'Prince of Darkness' named UK courts reform tsar

The UK government is counting on the senior executive's skills to reform and modernise the courts and tribunals system

'Prince of Darkness' named UK courts reform tsar

A seasoned senior executive has been tasked to lead the UK’s reform of its courts.

Tim Parker – the incumbent chair of Samsonite and the UK’s Post Office and National Trust – has been named chair of HM Courts & Tribunals Service (HMCTS). He will commence on 27 April, succeeding Robert Ayling, who is retiring after being the body’s chair since its founding in 2011.

The appointment was made by Lord Chancellor David Gauke MP; Lord Chief Justice of England and Wales, Baron Burnett of Maldon; and Senior President of Tribunals Sir Ernest Ryder.

Parker has been the CEO of shoemaker Clarks, car servicing outfit Kwik-Fit, and motoring organisation AA. He is known for his restructuring and cost-cutting initiatives at organisations he has headed.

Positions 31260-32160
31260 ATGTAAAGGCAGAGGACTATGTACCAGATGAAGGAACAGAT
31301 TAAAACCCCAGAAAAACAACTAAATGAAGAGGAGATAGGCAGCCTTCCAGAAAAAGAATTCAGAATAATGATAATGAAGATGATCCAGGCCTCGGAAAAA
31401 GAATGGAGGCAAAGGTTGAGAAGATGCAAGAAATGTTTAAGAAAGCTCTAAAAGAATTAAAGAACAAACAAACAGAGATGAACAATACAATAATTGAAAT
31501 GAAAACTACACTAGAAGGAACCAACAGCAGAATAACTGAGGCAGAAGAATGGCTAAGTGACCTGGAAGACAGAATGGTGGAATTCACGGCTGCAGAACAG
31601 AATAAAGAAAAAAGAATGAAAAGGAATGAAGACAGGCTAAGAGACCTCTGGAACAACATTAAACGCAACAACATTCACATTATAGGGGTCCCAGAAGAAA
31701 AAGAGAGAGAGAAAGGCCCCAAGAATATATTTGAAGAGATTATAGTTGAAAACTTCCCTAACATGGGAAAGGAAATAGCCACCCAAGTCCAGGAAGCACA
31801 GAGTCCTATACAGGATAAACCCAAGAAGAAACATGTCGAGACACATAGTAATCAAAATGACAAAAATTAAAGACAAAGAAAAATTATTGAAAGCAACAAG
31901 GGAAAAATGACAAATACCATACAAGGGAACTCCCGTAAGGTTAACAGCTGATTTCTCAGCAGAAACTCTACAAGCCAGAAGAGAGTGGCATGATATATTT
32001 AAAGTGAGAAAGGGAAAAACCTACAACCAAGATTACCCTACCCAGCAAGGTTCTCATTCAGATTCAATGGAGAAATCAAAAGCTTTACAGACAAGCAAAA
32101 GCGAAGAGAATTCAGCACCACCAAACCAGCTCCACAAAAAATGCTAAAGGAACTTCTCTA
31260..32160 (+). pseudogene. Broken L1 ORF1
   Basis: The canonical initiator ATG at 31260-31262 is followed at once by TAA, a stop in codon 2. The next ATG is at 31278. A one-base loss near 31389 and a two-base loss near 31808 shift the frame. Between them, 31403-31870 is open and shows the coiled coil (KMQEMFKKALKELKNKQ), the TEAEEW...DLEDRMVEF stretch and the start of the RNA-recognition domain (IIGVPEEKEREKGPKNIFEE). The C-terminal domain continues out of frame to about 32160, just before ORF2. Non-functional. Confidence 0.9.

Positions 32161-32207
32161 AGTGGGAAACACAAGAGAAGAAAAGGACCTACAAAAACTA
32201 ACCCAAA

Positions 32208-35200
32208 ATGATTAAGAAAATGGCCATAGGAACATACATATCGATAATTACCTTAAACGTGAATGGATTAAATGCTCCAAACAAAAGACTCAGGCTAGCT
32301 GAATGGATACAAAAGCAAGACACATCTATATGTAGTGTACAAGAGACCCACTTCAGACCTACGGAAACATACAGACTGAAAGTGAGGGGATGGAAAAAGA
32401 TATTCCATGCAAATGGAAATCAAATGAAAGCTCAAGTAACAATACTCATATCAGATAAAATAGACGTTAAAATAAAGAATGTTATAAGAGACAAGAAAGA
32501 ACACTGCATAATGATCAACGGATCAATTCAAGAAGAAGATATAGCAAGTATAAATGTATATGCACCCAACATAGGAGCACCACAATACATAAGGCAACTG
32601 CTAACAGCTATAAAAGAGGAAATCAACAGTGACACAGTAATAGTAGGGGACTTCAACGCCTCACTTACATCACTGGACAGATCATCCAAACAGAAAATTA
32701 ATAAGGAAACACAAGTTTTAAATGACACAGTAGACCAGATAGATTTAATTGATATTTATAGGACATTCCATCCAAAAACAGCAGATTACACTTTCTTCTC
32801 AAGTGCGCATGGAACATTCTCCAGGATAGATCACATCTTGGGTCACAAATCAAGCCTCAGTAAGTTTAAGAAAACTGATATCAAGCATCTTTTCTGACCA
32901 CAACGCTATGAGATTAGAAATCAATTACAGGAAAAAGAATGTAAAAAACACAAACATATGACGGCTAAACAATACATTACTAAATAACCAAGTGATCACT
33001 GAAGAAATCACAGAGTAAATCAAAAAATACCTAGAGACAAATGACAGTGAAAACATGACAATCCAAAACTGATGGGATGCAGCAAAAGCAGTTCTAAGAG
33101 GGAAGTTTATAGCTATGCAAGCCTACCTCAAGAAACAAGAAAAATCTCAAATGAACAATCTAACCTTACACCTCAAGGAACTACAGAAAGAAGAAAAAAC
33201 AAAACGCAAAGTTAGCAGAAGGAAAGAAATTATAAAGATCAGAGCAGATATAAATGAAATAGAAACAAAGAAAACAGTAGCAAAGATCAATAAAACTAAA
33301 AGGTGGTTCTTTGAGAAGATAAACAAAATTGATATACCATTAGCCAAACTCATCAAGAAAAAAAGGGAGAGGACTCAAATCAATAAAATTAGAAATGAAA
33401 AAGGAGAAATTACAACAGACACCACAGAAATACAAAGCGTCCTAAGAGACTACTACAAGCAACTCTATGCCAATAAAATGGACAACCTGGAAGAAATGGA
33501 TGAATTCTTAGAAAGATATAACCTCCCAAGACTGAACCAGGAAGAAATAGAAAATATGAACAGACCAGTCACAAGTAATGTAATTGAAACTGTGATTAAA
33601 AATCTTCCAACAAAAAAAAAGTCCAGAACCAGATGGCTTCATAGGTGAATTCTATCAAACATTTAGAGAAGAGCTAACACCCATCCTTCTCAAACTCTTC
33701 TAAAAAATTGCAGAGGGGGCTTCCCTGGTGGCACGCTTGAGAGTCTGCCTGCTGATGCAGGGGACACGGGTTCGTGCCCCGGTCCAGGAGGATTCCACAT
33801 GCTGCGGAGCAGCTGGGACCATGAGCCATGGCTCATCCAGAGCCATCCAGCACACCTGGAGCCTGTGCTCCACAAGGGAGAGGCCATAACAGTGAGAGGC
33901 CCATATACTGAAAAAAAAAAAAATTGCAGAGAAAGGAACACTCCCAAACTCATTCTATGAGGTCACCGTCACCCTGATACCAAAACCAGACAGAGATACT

A trade union nicknamed him “Prince of Darkness” after an incident at the AA, when one morning he reportedly turned up in his Porsche and fired half of the workforce. The moniker stuck.

“Tim’s expertise will be vital as we deliver our reform and modernisation of the courts and tribunals system – making it more convenient, easier to use, and providing better value for the taxpayer. I would like to place on record my sincere thanks to Robert for his outstanding service to HMCTS and the wider justice system through his chairmanship over the past seven years,” Gauke said.

Parker said that he looks forward to spearheading HMCTS’ program of reform, including bringing courts and tribunals into the digital age and ensuring they are providing the best service possible for the public.

 

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